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LeonhardEuler

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LeonhardEuler

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JesseM

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As jtbell points out in post #180 of this thread, it's not as simple as saying the object just behaves like it's more massive, because the force required to accelerate a moving object will depend on the direction of the force relative to the direction of motion--it's hardest to accelerate the object parallel to the direction of motion, but easier in other directions.LeonhardEuler said:In SR, when an object starts moving quickly, it seems to have more mass in the sense that it requires more force to accelerate it at a given rate.

This is discussed in this question from the Usenet Physics FAQ:LeonhardEuler said:Dose the object also behave as if it has more mass in the sense that other objects are more attracted to it gravitationaly?

This stuff was also discussed at length on this thread.If you go too fast do you become a black hole?

According to relativity the following are true facts:

1. As an object approaches the speed of light, its kinetic energy increases without limit.

2. Energy is related to mass by the formula E = mc^2.

3. As an object approaches the speed of light, its length contracts towards zero.

4. If enough mass is squeezed into a sufficiently small space it will form a black hole

Put these facts together and it looks like we should be able to conclude that an object which moves at a speed sufficiently close to the speed of light should collapse to form a black hole. We could even argue that if you move fast enough relative to a star then that star must appear as a black hole to you because of its increased energy as observed by you. This would be paradoxical since we would expect things to appear very differently to an observer who is stationary relative to the star. So what has gone wrong?

In fact objects do not have any increased tendency to form black holes due to their extra energy of motion. In a frame of reference stationary with respect to the object, it has only rest mass energy and will not form a black hole unless its rest mass is sufficient. If it is not a black hole in one reference frame, then it cannot be a black hole in any other reference frame.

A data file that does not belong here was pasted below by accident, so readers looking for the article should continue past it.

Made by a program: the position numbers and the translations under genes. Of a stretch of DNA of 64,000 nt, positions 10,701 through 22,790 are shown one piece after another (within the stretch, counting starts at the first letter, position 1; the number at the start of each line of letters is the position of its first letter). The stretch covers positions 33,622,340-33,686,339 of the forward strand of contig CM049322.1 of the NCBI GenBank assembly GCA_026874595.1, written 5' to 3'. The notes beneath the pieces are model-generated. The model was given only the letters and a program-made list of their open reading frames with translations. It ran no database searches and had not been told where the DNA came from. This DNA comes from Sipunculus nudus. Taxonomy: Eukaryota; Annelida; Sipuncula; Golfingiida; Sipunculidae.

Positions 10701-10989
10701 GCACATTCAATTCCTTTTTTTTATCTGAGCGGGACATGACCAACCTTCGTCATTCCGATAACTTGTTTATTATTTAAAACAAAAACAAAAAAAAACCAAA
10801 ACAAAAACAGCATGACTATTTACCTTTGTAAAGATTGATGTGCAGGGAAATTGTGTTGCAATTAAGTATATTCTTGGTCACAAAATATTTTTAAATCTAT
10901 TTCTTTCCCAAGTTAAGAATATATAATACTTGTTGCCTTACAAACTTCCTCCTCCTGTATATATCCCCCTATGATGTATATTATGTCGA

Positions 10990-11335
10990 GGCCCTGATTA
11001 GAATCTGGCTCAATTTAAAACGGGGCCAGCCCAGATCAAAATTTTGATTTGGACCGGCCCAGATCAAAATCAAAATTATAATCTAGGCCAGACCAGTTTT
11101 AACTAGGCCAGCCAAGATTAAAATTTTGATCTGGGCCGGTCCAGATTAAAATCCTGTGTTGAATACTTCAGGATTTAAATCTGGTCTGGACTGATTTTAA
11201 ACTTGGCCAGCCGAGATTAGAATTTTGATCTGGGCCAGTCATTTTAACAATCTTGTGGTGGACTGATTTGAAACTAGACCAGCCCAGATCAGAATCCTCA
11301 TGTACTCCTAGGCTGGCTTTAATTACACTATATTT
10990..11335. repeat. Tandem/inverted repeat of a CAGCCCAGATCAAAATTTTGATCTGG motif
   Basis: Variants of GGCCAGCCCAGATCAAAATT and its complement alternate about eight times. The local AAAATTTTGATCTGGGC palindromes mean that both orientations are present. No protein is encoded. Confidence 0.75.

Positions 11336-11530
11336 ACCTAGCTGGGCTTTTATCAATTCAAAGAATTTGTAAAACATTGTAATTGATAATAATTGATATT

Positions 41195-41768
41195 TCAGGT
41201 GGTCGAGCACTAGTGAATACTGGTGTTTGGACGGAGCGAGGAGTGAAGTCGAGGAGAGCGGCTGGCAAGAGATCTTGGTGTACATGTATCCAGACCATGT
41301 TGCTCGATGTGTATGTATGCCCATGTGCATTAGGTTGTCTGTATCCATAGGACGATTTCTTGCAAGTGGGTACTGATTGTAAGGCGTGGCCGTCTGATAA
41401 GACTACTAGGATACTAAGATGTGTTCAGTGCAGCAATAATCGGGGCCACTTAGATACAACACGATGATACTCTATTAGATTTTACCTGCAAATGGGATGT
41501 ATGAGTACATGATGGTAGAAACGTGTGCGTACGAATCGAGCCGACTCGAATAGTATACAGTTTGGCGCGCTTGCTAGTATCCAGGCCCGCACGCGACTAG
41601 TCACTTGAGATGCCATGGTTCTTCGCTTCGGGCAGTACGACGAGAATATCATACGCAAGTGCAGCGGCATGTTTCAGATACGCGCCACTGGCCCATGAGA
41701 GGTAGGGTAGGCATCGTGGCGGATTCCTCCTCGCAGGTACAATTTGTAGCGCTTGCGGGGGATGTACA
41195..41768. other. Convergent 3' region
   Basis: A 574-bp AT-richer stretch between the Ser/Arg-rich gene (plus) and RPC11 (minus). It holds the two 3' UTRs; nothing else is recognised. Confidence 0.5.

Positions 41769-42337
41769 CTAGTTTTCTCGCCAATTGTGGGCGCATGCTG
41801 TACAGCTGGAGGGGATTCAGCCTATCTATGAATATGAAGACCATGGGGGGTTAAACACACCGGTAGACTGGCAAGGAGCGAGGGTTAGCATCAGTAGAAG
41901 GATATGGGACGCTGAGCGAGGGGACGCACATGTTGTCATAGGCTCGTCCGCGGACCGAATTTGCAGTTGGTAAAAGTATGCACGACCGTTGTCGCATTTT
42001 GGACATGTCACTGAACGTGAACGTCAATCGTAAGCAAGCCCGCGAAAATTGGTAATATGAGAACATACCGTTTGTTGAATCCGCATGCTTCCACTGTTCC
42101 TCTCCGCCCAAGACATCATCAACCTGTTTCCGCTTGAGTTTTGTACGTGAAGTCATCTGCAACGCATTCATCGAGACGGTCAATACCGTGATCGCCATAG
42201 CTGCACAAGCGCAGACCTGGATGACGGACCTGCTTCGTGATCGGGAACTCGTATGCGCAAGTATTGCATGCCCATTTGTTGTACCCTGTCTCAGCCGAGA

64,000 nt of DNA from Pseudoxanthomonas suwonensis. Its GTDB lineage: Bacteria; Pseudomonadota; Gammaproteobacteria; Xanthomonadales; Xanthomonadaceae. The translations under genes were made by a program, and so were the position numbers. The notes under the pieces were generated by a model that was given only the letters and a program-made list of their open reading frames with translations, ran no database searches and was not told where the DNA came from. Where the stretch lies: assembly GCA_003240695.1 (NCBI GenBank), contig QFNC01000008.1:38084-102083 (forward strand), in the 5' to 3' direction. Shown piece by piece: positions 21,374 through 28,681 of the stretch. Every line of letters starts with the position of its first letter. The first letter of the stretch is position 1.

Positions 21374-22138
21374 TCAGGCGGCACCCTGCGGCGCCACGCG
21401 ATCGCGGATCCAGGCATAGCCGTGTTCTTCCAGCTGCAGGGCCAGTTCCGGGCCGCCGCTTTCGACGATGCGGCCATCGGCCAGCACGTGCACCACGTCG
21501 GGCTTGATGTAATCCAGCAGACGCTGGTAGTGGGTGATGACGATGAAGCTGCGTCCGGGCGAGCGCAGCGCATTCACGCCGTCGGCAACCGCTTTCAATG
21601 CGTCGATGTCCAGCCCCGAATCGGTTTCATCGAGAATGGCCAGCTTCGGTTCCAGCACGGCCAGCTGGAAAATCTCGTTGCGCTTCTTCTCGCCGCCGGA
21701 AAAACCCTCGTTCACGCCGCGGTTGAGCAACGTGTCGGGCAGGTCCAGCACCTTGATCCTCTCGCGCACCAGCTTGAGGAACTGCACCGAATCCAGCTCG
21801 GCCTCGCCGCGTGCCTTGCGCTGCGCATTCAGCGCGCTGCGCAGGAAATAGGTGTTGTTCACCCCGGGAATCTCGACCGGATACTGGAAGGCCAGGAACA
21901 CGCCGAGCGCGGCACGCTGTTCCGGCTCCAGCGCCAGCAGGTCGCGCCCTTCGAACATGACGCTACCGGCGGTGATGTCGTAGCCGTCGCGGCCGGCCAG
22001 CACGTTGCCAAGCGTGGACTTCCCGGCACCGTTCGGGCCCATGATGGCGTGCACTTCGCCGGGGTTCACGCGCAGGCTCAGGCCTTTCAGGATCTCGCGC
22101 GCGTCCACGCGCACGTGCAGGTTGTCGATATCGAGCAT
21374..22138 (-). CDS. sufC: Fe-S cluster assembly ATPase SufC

In part the misunderstanding arises because of the use of the concept of relativistic mass in the equation E = mc^2. Relativistic mass, which increases with the velocity and kinetic energy of an object, cannot be blindly substituted into formulae such as the one that gives the radius for a black hole in terms of its mass. One way to avoid this is to not speak about relativistic mass and think only in terms of invariant rest mass (see Relativity FAQ Does mass change with velocity?).

The statement that "If enough mass is squeezed into a sufficiently small space it will form a black hole" is rather vague. Crudely speaking we would say that if an amount of mass, M is contained within a sphere of radius 2GM/c^2 (the Schwarzschild radius) then it must be a black hole. But this is based on a particular static solution to the Einstein field equations of general relativity, and ignores momentum and angular momentum as well as the dynamics of space-time itself. In general relativity, gravity does not simply couple to mass as it does in the Newtonian theory of gravity. It also couples to momentum and momentum flow; the gravitational field is even coupled to itself. It is actually quite difficult to define the correct conditions for a black hole to form. Hawking and Penrose proved a number of useful singularities theorems about the formation of black holes, and from astrophysics we know that the theorems should apply to sufficiently massive stars when they reach the end of their life and collapse into a small volume.

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LeonhardEuler

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Thanks!oiasd

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You might also want to take a look at this thread where the issues has been discussed previously.LeonhardEuler said:

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This is a very good question for JesseM and Pervect to answer directlyLeonhardEuler said:Dose the object also behave as if it has more mass in the sense that other objects are more attracted to it gravitationaly?

Go ahead.

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One of the things I really need to do before I write the summary is to sit down and investigate energy pseudo-tensors more, because I think they should provide the clearest answer to the quesiton (via an anology to Gauss's law).

I think it's unfortunate that this question doesn't seem to be addressed more fully (with worked examples) in the literature or in the textbooks (at least the couple of textbooks I've looked at). MTW seems to treat everything else in detail, for instance (hence the size of the book :-)), but their treatment of this issue is downright skimpy.

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